2013-12-30 13:29:36 - Limerick City Museum and Archives (LCMA) has announced details of a major photographic exhibition featuring rare images of Limerick City and its environs dating back to the early 20th century.
"The Street" exhibition, comprising of photographs from The Haselbeck Collection, will be launched at Limerick City Hall on January 13th next by Mayor of Limerick Kathleen Leddin and Minister for Arts, Heritage and the Gaeltacht Jimmy Deenihan.
Franz S. Haselbeck worked as a professional photographer in Limerick City from 1912 until his death in 1973. He cycled all over Limerick City and the surrounding countryside to photograph the important events of his time including the War of Independance and major construction projects, as well as everyday events around the City. Today, The Haselbeck Collection is regarded as one of the most important collections of 20th century Ireland.
The free exhibition, which will be open to the public at City Hall during January
and February, also looks at Haselbeck's life as a professional photographer in Limerick and will host a display of his camera equipment as well as some archival documents illustrating his professional and personal life.
Some of the earliest photographs featured in the exhibition relate to the Irish Volunteers and the Royal Irish Constabulary in 1913 and 1914 at a time when the world was heading towards war and Ireland was striving for Home Rule.
Following the War of Independence and The Irish Civil War, both of which are documented in the Collection, there came major building projects and Industrial Limerick. The exhibition features photographs of the massive concrete silos of Ranks Flour Mill, the huge scale of the Shannon Scheme at Ardnacrusha, Mungret Cement Factory and Irish Wire on the Dock Road. Haselbeck also photographed the streets, its lanes, shop fronts and major buildings from churches to the Limericks' Georgian terraces and mills.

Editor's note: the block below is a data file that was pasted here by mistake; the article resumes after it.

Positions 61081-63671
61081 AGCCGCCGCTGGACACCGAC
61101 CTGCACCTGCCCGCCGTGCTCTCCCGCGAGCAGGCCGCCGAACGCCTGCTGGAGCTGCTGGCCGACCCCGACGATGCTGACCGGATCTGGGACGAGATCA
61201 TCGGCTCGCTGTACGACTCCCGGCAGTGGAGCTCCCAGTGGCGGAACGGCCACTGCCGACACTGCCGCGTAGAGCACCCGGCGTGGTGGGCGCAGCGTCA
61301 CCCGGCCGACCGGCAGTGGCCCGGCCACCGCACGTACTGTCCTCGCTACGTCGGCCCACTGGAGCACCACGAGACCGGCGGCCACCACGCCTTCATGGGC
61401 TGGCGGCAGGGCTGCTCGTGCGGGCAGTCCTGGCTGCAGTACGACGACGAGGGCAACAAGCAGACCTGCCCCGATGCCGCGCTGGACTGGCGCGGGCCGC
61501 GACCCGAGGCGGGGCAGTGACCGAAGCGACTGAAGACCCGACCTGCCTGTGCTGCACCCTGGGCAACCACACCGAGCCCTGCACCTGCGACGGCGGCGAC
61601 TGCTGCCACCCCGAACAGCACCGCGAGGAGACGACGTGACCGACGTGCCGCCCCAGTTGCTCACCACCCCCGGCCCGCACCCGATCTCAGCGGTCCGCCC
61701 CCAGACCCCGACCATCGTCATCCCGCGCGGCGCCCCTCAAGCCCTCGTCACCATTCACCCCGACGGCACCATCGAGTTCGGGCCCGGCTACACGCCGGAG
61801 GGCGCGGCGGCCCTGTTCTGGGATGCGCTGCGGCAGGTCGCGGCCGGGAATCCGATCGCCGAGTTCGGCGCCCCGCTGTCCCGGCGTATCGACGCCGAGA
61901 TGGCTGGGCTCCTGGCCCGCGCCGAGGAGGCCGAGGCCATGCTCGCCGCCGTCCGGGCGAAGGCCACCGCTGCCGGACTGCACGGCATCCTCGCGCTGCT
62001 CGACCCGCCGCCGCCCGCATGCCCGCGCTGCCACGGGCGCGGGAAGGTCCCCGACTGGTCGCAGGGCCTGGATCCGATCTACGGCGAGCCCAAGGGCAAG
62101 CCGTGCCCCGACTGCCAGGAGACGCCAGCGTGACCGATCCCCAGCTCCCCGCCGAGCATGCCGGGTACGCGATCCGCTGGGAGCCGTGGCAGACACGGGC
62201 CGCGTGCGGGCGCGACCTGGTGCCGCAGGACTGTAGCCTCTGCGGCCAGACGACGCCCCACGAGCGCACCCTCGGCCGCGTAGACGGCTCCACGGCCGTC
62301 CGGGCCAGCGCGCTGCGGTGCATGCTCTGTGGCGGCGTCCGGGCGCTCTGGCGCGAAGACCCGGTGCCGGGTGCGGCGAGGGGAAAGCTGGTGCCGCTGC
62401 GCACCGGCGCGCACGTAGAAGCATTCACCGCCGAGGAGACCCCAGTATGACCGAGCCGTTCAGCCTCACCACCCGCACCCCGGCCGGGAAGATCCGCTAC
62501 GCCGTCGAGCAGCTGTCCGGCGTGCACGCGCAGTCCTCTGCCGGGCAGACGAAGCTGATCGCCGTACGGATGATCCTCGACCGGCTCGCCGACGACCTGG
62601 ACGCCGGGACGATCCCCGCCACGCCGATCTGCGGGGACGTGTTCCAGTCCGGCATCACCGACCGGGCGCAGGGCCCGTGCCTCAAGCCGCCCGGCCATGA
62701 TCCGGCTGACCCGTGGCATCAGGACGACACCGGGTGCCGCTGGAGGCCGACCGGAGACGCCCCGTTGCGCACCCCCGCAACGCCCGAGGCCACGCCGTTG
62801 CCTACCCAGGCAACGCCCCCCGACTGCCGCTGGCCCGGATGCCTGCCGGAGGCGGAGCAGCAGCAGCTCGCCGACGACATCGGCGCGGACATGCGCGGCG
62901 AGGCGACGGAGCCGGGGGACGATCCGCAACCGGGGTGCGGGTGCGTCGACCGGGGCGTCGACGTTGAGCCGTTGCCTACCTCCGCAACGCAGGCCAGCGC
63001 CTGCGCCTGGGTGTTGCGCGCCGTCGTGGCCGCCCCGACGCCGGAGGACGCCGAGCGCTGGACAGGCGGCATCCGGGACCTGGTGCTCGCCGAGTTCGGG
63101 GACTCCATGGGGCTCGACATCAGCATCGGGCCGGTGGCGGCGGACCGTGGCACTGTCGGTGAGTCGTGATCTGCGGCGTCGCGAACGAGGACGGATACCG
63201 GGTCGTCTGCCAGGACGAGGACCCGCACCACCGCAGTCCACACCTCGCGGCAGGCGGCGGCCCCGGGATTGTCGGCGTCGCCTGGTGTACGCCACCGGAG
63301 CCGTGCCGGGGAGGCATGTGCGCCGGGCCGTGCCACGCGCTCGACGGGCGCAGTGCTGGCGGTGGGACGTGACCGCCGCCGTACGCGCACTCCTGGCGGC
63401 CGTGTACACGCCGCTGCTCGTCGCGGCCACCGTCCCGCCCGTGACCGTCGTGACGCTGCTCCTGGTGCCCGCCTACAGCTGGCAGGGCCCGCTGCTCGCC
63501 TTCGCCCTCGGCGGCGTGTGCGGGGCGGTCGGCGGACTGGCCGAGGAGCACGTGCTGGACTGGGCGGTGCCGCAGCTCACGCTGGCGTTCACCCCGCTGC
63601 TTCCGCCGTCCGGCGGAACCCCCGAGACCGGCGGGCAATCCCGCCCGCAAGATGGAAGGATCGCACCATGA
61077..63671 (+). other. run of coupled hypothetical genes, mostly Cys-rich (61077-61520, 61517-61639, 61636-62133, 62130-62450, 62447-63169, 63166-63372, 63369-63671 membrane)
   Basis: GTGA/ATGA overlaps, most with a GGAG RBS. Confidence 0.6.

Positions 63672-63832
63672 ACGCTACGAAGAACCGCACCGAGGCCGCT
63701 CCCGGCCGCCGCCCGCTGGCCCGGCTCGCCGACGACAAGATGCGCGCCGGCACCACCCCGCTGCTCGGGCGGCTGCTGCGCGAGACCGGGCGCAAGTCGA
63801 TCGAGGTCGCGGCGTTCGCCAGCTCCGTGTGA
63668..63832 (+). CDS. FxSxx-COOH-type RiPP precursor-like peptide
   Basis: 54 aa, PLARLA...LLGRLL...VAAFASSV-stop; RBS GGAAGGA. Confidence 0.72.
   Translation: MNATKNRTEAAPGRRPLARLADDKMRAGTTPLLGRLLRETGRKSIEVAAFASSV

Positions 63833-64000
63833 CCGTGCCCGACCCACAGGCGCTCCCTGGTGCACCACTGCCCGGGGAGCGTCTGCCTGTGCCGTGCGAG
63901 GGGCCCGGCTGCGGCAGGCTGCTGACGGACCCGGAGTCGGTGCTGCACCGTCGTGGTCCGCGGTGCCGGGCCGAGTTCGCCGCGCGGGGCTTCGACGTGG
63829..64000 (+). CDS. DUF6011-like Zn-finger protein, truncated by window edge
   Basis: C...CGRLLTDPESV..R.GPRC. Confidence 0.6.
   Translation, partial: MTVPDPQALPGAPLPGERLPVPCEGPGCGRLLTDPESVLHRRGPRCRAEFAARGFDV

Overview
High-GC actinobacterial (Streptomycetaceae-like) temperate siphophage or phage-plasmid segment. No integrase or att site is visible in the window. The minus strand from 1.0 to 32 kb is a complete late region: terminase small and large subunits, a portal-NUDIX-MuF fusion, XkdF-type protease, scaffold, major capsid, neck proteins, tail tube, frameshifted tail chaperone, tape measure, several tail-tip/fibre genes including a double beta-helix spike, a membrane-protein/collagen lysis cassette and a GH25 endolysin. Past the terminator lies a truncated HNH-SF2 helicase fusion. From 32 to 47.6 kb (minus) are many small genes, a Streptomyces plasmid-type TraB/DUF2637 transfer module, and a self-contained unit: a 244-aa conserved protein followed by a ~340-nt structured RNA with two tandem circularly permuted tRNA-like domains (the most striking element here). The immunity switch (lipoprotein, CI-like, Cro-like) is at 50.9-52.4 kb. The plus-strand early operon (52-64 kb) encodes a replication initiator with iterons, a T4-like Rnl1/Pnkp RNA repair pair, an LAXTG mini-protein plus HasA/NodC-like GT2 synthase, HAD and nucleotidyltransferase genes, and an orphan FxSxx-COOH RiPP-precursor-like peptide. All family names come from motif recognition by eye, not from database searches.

In his studios he captured a permanent record of many Limerick families from bonny babies to holy communions, weddings and family portraits. The clothes and hairstyles convey so much about the people and their circumstances. The photographs show the work of a man truly senstive to his subject matter, an expert in lighting and composition .
Patricia Haselbeck Flynn inherited the collection in 1990 and has offered the use of the collection to her native city and worked in close partnership with Limerick City Museum and Archives in presenting a selection of her grandfather’s work. Having successfully insured its survival, and through meticulous research, the author of ‘Franz S.Haselbeck’s Ireland’ has brought it back to the people on whom it is based.
Patricia explained: 'It was almost as if my grandfather knew that it would be important to the city to record these events, as if he felt i that it was his civic duty. In turn, I felt it to be my own civic duty to try to preserve it for all and have spent he intervening years in that quest.”
“This collection of images of early twentieth century Limerick right though to the 1960's is both beautiful and fascinating with something of interest for all. I am sure my grandfather would be very proud of their use in this wonderful exhibition, especially during City of Culture 2014,” she added.
According to Jacqui Hayes, Archivist with the LCMA: “Franz Haselbeck enjoyed capturing the major events of his time and through his lens the people and places of Limerick come to life. He was very interested in technology, architecture and engineering and his photographs of the great construction projects reflect this passion.”
Ms. Hayes continued: “The Street" exhibition is one of the first events on the Limerick City of Culture 2014 calendar and is one of many showcasing the history of the city. Patricia Haselbeck Flynn, who holds responsibility for the preservation of her grandfather's collection, has played a central role in the curating of this exhibition and without her assistance we would not have been able to bring this project to fruition.”
Franz S. Haselbeck family moved from Germany, via England, to Wolfe Tone Street in the early 1900's before establishing a sausage and pudding craft business in St. Johns Square. Franz’s artistic temperament saw him pursue a career as a photographer. He served his apprenticeship in Dublin and Paris and settled in Limerick in 1912 where he set up his own studio. From then until his death in 1973 he photographed all aspects of Limerick life.
"The Street" exhibition will be officially launched by Jimmy Deenihan, TD, Minister for Arts, Heritage and the Gaeltacht and Mayor of Limerick Kathleen Leddin at 7pm on Monday 13 January 2014. It will remain open to the public for free at Limerick City Hall from 9am-5pm (Monday-Friday) until the end of February.
For further information on the Haselbeck Collection exhibition, visit www.limerick.ie/cityarchives/haselbeck/
or contact Limerick City Archives on 061-407293.